June 7, 2012
Collaboration key for Darlington, Ontario office project
By their very nature design-build contracts foster teamwork – key consultants and contractors must work together if milestone deadlines are to be met.
That kind of collaboration has been a top priority on a contract for a three-storey office and warehouse at the Darlington energy complex for Ontario Power Generation where the architect, structural engineer, general contractor and owner have had to “mesh” to push along the design during construction.
“If that teamwork wasn’t in place, milestones would never have been met,” explains Stefano Trentin, project manager, Tresman Steel Industries Ltd., the steel design/fabricator of the project.
Tresman fabricated 1,800 tons of structural steel for the project which includes a 160,000-square-foot warehouse and 124,000-square-foot office building.
Trentin says the steel team was under pressure to complete the project on a fast-track schedule, no easy feat, considering the agenda.
“This project has many different aspects — a large office, large warehouse, crane bays, moveable partitions and a mechanical penthouse that feeds the entire structure.”
The warehouse has three crane bays, including bays with 65-foot and 37-foot ceilings.
One bay was designed to accommodate a 20-tonne crane is 108 feet wide; another fits a 15-tonne crane.
Trentin says building that type of structure is common on large projects like Darlington.
The long-span joists were supplied by Canam Canada. “With their help, we were able to design long spans with minimal depth that allowed more clearance.”
Ample material laydown space and good access to the site eliminated headaches builders often face on tight sites.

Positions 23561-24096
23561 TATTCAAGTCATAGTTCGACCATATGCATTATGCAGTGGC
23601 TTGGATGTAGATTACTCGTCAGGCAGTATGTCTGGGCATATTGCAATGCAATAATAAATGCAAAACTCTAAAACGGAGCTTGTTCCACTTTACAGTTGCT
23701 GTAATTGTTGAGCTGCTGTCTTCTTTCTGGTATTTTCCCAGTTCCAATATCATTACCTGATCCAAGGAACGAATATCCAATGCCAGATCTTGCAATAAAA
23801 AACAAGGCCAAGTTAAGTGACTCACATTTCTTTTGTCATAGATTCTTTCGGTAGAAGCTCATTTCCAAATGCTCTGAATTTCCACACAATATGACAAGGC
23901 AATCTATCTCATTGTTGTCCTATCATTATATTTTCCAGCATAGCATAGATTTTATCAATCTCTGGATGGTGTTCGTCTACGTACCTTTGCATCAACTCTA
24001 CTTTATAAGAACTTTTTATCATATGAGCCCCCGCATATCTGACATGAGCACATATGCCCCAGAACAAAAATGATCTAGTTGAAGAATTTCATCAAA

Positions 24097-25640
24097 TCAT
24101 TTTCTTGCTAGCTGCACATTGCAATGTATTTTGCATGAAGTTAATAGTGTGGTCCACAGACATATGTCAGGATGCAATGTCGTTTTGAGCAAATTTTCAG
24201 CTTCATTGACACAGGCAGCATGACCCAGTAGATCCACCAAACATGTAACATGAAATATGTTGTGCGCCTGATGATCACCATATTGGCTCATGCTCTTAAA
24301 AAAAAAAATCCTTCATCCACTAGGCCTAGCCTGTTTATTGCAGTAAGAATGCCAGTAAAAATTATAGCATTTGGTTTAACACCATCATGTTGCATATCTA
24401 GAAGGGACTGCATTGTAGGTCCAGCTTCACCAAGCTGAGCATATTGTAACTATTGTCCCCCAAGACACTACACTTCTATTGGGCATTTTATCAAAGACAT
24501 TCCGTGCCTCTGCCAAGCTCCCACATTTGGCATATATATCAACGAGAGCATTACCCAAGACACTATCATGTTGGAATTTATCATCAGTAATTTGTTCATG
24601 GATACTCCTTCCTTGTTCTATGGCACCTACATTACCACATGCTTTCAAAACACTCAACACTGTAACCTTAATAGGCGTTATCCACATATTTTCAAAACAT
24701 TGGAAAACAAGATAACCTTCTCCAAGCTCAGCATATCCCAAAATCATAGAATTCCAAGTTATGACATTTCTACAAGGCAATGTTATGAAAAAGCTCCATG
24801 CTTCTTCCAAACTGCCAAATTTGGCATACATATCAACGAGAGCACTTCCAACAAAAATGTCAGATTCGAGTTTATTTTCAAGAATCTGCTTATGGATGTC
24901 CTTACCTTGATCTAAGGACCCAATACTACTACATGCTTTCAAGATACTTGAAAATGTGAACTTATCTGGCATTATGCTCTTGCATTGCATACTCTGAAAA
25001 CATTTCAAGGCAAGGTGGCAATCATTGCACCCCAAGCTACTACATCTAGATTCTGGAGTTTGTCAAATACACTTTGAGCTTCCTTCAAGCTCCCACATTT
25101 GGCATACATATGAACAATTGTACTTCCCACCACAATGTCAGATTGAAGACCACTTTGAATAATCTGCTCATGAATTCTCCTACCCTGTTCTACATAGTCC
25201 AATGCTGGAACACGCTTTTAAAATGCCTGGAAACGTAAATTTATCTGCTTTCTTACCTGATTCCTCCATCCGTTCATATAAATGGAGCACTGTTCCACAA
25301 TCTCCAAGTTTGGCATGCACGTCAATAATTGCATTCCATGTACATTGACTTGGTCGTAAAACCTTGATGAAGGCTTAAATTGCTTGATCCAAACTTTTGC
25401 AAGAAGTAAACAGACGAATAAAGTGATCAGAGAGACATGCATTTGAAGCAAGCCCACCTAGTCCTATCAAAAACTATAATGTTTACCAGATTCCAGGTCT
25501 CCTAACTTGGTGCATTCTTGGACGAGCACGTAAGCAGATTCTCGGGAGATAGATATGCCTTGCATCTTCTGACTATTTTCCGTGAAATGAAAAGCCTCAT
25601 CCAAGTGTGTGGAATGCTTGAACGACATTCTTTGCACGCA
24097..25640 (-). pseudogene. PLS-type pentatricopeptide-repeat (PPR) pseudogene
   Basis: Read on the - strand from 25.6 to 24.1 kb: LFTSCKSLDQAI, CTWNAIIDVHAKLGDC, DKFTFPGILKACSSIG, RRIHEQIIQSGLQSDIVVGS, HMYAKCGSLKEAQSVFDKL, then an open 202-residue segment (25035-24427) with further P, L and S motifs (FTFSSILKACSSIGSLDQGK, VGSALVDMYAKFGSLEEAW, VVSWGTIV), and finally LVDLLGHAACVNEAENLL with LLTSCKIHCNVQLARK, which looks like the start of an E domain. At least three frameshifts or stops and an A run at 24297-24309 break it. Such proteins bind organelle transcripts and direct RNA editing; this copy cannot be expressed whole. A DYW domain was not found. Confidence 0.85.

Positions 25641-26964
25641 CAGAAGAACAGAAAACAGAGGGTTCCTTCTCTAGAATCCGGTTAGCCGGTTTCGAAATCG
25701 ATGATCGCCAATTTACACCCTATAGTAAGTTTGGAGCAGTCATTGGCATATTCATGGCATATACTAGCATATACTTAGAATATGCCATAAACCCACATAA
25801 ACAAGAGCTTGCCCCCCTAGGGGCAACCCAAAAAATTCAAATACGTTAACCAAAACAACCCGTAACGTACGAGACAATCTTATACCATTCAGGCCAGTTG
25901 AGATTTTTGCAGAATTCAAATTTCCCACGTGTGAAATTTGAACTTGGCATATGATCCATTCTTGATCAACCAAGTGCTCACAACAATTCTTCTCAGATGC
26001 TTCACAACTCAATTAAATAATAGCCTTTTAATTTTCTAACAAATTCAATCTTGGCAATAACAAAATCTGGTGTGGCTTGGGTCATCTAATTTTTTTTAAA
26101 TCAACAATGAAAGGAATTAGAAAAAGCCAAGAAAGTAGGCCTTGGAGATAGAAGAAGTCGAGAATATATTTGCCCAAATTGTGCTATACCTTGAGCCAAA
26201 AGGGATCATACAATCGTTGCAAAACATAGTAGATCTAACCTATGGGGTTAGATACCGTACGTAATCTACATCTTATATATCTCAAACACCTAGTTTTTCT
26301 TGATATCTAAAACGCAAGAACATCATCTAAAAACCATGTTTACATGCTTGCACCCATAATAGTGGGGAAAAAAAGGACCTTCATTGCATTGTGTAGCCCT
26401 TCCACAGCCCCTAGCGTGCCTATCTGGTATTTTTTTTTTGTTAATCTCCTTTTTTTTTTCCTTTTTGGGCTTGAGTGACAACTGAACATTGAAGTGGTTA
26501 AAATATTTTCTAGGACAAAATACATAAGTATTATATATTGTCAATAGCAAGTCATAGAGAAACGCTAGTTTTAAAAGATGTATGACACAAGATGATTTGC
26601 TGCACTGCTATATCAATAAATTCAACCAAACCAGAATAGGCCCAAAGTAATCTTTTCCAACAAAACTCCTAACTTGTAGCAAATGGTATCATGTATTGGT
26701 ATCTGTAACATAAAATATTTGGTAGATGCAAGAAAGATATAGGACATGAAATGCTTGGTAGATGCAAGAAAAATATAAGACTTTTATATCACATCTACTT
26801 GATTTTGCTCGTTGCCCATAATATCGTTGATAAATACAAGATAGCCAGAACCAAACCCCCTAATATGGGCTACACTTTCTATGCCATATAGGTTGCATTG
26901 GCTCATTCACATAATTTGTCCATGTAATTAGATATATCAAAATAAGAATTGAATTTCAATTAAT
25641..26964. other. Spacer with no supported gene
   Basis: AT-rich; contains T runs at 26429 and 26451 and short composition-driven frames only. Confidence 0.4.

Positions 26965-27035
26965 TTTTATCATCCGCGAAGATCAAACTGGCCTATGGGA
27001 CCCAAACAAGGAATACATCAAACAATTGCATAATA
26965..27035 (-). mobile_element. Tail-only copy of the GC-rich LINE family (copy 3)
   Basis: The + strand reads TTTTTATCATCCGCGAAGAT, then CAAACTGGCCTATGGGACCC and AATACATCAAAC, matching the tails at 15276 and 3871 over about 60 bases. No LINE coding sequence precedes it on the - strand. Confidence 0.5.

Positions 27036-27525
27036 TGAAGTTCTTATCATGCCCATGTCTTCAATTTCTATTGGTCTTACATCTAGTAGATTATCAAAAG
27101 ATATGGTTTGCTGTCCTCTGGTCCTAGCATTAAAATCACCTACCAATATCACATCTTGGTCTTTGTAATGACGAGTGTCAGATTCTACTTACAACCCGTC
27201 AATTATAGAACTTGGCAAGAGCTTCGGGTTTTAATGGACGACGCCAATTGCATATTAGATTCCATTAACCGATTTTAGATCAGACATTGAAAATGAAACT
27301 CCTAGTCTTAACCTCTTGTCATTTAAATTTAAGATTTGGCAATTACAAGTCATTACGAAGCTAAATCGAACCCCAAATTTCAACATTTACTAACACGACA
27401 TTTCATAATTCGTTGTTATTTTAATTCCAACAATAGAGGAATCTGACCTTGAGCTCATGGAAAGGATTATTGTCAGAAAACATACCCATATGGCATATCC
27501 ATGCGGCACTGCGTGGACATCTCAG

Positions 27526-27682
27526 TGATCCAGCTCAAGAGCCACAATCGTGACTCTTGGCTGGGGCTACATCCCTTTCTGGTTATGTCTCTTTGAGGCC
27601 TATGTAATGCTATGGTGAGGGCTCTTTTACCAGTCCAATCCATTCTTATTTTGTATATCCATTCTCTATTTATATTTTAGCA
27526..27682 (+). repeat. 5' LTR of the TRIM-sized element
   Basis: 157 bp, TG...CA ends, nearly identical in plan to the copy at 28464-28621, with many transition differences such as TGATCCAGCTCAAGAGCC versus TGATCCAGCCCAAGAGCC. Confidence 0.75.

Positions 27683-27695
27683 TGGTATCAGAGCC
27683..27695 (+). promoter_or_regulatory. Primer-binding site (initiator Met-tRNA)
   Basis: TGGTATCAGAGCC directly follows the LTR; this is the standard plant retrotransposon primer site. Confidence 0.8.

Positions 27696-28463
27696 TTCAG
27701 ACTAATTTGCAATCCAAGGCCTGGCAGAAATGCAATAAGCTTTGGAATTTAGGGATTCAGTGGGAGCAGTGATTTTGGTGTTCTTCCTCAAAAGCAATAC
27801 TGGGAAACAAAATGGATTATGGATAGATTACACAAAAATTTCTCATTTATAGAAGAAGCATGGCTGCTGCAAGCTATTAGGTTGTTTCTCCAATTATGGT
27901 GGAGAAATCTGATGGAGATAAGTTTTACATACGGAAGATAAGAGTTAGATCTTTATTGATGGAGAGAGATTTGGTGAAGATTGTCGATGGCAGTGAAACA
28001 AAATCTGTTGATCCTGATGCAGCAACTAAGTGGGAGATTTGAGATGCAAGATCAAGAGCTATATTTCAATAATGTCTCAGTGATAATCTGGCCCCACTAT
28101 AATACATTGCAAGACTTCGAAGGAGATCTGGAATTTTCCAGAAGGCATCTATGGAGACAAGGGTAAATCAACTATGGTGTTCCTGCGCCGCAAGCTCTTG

The complex’s office building presented challenges different from the warehouse for the steel crew. Trusses, for instance, had to be erected along perimeter walls to accommodate the clear-span open concept design of each floor.
“It made for a challenge to plumb the building once an area was installed,” says Trentin.
For design certainty, Tresman teamed up with the engineer and the architect to ensure problems didn’t develop during drafting.
“The detailing went smoothly which in turn made the fabrication run clean. No piece became too complex to complete.
“The tricky part was piecing it together on site,” he says.
The office building erection, which met the milestone deadline, was done by St Peter Steel Inc.
As complex as the design might sound, Trentin says Tresman’s design consultant, Dorlan Engineering Consultants Inc., kept the complex as simple as possible to stay within budget and allow for speed of erection.
“As the design-builder, our intention was to provide the most economical structure within the budget – a building that is pleasing to the owner and can be erected to meet the very tight schedule.”
Trentin says general contractor McKay-Cocker Construction Ltd. set up a schedule of ongoing meetings with key players to make sure everyone was in sync.
“You can never have enough meetings at the beginning of a design-build project because you are designing a structure to meet the client’s everyday needs on a short schedule.” But issues did come up, ranging from mechanical interferences to variations in roof slopes.
“The important thing was that the design and drafting had to stay only one step behind or the schedule would be lost.”
Tresman’s detailing team, Draft-Tech Inc., chose Tekla detailing software to model and produce shop fabrication diagrams. The steel went into place with no issues.
Building Information Modeling (BIM) wasn’t used but Trentin sees it becoming “a common fixture” on many projects because it integrates all drafting models (from structural steel to mechanicals).
“That means changes can be made prior to erection so fewer issues crop up on site.”
The Darlington project started last December and was completed this March. Tresman remains on the site providing additional work.
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